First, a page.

It is heartening to see so many foreign nations pledging aid to the U.S. in the wake of Hurricane Katrina. You expect it from our buddies like Japan and Canada, and they are joined by all the major nations from Mexico to Belgium, Australia to Italy, all over the world.
But look who else is on the list: China, Cuba and Venezuela. China doesn’t really cooperate with anyone, of course, and everyone knows we don’t see eye-to-eye with Cuba, not since whatever it was that happened with that bay and those pigs 40 years ago. And you probably forgot that we don’t get along with Venezuela, until Pat Robertson declared that their president, Hugo Chavez, should be assassinated (followed by Robertson saying he didn’t say that, followed by Robertson apologizing for saying it). Yet there they are, China, Cuba and Venezuela, pledging money and other aid. Chavez even offered to send troops to New Orleans to help quell looters, though I suspect the U.S. will politely decline the offer.
Even little Sri Lanka has donated $25,000 — a true widow’s mite, coming from the impoverished country that was hit so hard by the tsunami last winter. Other countries from that area have also pledged aid, eager to return the generosity shown by the U.S. in December.
Foreign nations, as well as many of our own leaders, have expressed outrage at the sloppy manner in which our agencies have responded to the disaster. Unlike a terrorist attack, Katrina was foreseeable and, in fact, foreseen. And even if she hadn’t been, it was clear once she struck that the devastation was beyond precedent. And yet days later, chaos is still the rule as survivors struggle to find food, shelter and medical treatment.
President Bush has been criticized for not responding to the crisis more quickly and with greater force. And I have to say that in this case, I agree with his critics. Bush managed to leave a vacation with miraculous speed to fly to Washington to try to save Terri Schiavo’s life, an action that was both unnecessary (he could have signed the bill from wherever he was) and with obvious political ramifications. Yet here he is vacationing when Katrina hits and it takes days to respond in any meaningful way. (Flying over the annihilation doesn’t count. That is approximately the same as watching it on CNN.)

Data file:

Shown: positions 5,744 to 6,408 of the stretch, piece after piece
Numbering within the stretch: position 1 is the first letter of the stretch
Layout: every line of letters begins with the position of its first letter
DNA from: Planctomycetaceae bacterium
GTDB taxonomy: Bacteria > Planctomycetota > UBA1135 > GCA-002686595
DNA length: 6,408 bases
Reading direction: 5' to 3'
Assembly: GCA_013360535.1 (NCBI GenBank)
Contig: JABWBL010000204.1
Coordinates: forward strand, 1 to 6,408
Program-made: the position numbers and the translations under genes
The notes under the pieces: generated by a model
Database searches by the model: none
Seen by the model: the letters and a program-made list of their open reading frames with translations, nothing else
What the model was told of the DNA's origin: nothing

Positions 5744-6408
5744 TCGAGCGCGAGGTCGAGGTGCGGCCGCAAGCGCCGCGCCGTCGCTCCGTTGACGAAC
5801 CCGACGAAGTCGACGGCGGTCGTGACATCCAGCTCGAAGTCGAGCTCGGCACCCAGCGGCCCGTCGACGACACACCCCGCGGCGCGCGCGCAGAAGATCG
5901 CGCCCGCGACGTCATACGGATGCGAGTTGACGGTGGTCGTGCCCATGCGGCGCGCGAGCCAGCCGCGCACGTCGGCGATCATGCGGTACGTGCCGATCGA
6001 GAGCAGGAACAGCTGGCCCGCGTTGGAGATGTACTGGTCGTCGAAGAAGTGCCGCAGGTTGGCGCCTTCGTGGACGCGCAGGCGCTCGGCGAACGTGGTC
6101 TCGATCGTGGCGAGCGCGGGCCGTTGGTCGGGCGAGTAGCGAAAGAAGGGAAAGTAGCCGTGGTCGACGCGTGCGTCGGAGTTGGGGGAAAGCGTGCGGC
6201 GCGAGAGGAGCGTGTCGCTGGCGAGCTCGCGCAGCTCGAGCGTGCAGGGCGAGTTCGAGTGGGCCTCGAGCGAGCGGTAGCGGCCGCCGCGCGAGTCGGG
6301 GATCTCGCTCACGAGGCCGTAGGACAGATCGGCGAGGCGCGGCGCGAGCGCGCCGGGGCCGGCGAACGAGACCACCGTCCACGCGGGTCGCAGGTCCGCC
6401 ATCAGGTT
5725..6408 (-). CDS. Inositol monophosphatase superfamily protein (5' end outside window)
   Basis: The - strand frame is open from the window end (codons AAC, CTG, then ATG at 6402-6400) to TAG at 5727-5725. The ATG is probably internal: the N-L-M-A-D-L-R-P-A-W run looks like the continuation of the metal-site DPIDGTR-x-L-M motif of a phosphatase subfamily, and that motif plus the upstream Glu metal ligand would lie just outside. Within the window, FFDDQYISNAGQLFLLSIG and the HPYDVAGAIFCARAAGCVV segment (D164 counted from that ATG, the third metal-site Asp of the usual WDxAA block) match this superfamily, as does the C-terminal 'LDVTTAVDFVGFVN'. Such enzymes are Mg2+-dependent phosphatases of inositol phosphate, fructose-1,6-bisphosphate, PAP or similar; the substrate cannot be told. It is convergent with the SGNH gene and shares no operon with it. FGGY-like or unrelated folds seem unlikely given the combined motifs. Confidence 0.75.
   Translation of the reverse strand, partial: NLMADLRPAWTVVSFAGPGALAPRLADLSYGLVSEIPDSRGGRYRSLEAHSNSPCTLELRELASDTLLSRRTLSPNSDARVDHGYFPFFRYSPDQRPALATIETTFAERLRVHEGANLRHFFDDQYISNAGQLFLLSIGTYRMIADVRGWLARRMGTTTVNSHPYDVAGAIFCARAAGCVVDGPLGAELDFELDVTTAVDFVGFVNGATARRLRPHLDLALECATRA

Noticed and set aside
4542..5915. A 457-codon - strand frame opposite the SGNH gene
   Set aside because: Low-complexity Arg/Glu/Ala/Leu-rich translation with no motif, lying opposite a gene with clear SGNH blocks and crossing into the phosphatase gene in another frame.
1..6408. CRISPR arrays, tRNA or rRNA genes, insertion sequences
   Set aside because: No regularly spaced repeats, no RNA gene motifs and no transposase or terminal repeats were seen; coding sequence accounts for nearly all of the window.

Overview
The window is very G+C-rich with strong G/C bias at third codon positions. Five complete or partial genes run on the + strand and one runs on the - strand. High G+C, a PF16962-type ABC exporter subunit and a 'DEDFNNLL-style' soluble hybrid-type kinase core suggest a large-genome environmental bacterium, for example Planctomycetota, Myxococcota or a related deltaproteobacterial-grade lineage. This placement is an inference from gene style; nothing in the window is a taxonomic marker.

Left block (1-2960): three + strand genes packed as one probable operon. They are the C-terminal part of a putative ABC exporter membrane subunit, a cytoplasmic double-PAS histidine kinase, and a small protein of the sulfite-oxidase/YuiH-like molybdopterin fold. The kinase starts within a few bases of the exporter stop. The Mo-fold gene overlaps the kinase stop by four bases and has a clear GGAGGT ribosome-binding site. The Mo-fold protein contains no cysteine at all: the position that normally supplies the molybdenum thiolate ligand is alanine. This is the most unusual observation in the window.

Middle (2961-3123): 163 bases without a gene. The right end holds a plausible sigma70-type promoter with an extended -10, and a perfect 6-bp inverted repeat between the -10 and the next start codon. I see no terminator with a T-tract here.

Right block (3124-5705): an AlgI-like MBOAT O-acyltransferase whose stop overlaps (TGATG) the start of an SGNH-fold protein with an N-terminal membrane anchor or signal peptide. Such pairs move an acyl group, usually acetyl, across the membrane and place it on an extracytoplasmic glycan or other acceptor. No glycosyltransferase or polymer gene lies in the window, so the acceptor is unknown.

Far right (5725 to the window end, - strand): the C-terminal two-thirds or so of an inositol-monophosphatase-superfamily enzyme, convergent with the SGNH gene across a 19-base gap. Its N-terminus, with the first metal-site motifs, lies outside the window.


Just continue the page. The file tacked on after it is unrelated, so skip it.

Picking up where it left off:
Now, I wasn’t aware of the caliber of Katrina’s devastation at first, either. I don’t watch TV news, so it was the next morning’s paper that clued me in. For the first 24 hours, I was ignorant of just how bad things were down there.
Thing is, I’m not the president. The president has staff and advisers to alert him to these things, and to let him know how bad things are when a crisis emerges. And, let’s face it, he probably watches TV news, too. There is no excuse for him not to have known the level of destruction, and if he did know, then there’s no excuse for him not to have acted more swiftly.
But issues like Bush’s leadership and FEMA’s preparedness and all that can wait for the hearings that will inevitably occur in the coming weeks. Right now, the important thing is to do what we can to help. Money seems to be the most precious commodity at the moment. The Red Cross is at the ready, as ever, and they have made the following banner ad available. (You’ve probably already seen it on other sites; due to the Red Cross’s server being overloaded, this is the soonest I’ve been able to get to it.) Please click on it and give whatever you can spare. I have no doubt that all donations are welcome, no matter how small, and no matter how much you normally hate America.